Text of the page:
Prisons are becoming larger and overcrowded. Gang warfare has made managing a prison more complicated than ever. As a result, qualified corrections professionals are in high demand to help competently manage the prison system. A corrections course teaches you legal and correction systems, the philosophy of punishment and deterrence of crimes, and the ethical codes of behavior. A corrections course can help you fulfill a degree requirement or advance in a corrections career.
Corrections Course Success Factors
A corrections course requires a specific skill set to be successful in a corrections course and in a corrections career. Success in corrections means that you typically are very analytical and mathematically-minded, are able to take abuse without reacting, can manage many tasks at once, can work well alone and make good team players, are calm under pressure, communicate effectively and are willing to invest yourself wholly in your work.
Corrections Course Objectives
You may have a number of objectives for taking a corrections course. A particular corrections course may be a degree requirement for graduation in your major. A corrections course may also satisfy one of your course electives. If you're currently working, a corrections course may help you perform your job better, advance in your career, or qualify you for a different career. Additionally, taking a corrections course may simply satisfy your personal interest in corrections.
Corrections Course Majors
A corrections course may be taken as a requirement of a corrections major. Other majors that offer courses in corrections include criminal justice, criminology, and forensics.
Corrections Course Curriculum
A corrections course typically provides a curriculum in corrections facilities management, police work, math, science, humanities crime scene forensics, computer forensics, criminal law, and social work.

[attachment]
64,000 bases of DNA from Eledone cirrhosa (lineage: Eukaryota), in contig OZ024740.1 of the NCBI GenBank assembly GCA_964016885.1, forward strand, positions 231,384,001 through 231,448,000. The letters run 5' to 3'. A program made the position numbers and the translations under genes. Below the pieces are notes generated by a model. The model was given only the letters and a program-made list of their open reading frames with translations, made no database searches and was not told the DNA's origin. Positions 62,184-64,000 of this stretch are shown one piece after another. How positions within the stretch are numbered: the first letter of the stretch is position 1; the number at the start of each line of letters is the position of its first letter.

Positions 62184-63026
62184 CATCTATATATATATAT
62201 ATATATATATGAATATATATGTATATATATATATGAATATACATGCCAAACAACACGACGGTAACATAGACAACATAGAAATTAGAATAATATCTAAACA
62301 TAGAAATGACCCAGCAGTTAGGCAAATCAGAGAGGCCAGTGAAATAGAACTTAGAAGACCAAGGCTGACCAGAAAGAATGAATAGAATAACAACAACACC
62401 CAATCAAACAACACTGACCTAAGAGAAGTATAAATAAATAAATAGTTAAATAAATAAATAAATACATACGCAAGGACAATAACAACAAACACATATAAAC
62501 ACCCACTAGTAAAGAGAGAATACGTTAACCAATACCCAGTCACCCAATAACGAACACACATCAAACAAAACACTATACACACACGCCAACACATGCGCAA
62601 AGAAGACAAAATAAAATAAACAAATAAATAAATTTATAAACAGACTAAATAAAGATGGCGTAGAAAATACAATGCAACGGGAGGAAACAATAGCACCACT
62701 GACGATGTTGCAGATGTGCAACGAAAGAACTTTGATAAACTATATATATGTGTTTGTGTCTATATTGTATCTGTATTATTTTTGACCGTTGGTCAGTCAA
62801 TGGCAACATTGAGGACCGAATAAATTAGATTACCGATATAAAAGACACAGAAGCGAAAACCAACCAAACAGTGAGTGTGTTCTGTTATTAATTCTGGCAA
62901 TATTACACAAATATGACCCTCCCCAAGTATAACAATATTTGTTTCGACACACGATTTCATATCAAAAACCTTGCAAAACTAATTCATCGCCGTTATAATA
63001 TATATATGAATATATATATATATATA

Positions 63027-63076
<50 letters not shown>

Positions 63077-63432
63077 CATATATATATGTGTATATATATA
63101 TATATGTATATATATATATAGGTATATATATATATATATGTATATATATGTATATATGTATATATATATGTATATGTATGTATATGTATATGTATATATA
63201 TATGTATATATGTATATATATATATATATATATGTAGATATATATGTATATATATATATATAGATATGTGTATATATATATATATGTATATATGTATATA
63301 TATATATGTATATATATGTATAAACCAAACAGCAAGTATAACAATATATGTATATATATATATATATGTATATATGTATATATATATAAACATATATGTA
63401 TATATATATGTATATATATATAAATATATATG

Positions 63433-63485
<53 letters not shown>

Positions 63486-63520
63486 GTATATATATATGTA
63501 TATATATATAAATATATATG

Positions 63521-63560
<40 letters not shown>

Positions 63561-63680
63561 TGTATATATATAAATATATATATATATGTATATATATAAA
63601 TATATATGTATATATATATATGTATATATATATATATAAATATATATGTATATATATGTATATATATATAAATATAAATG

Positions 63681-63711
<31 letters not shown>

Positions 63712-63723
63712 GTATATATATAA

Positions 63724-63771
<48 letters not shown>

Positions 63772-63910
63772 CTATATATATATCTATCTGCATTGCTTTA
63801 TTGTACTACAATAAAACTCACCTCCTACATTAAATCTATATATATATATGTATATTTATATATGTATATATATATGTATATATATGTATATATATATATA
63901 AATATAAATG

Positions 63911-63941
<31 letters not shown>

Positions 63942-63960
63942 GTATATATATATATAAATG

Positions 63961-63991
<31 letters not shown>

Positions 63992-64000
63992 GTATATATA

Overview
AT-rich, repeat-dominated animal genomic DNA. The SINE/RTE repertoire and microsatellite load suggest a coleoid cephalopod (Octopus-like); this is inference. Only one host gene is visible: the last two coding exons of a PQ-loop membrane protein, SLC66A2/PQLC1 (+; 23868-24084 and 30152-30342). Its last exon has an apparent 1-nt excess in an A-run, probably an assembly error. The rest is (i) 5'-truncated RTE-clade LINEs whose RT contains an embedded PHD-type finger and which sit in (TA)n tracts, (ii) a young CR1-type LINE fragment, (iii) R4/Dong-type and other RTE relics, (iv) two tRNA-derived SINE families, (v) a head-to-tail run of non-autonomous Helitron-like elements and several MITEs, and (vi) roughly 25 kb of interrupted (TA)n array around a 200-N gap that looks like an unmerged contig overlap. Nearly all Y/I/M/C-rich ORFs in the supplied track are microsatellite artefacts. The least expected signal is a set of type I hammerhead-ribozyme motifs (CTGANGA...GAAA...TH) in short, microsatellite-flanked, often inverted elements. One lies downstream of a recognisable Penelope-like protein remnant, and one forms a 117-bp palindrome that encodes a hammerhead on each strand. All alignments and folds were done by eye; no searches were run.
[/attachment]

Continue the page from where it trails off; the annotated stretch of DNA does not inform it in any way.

Corrections Course Degrees
A corrections course can be a steppingstone to a degree in corrections. Degrees in corrections are not required for correctional officers and security guards who work as guards at state and federal prisons, unless the job involves a supervisory role, yet corrections courses are helpful in making you more marketable for corrections jobs. A Ph.D. in corrections qualifies you to become a college professor or professional criminology researcher.
A corrections course can also be a steppingstone to a career in corrections. Corrections careers include industrial security specialist, private investigator, computer forensic expert, forensic specialist, court administrator, court clerk, district attorney, law clerk, law librarian, lawyer, litigation manager, substance abuse counselor, victim service specialist, CIA agent, youth advocate, parole officer, penologist, customs agent, U.S. marshal, community service coordinator, juvenile court counselor, body guard, detective, prison guard, warden, airport security officer, border patrol agent, deportation officer, probation officer, corrections facilities manager, criminal investigator, criminologist, FBI agent, fingerprint specialist, military officer, naval investigator, public security officer, secret service agent, Postal Service investigator, drug enforcement agent, fish and game warden, park ranger, sheriff, paralegal, pre-trial service investigator, child support agency worker, child welfare caseworker, and coroner.